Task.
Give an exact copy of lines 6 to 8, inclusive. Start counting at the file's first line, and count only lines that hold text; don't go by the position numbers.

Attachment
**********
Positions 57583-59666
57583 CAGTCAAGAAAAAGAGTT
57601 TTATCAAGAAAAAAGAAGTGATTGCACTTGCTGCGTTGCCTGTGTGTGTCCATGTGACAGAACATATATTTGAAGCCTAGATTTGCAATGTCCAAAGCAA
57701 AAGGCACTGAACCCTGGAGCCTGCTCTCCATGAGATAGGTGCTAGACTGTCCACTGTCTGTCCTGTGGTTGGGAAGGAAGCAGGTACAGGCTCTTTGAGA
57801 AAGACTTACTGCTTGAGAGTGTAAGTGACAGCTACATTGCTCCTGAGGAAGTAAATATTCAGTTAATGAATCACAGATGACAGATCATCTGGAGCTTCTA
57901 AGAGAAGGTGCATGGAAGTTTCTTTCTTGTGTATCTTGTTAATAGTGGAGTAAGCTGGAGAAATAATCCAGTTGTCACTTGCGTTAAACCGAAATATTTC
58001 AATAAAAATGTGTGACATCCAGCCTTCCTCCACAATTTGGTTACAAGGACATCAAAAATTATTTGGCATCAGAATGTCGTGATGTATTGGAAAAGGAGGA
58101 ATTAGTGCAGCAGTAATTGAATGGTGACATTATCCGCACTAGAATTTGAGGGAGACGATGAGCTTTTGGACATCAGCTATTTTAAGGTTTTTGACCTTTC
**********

57901 AGAGAAGGTGCATGGAAGTTTCTTTCTTGTGTATCTTGTTAATAGTGGAGTAAGCTGGAGAAATAATCCAGTTGTCACTTGCGTTAAACCGAAATATTTC
58001 AATAAAAATGTGTGACATCCAGCCTTCCTCCACAATTTGGTTACAAGGACATCAAAAATTATTTGGCATCAGAATGTCGTGATGTATTGGAAAAGGAGGA
58101 ATTAGTGCAGCAGTAATTGAATGGTGACATTATCCGCACTAGAATTTGAGGGAGACGATGAGCTTTTGGACATCAGCTATTTTAAGGTTTTTGACCTTTC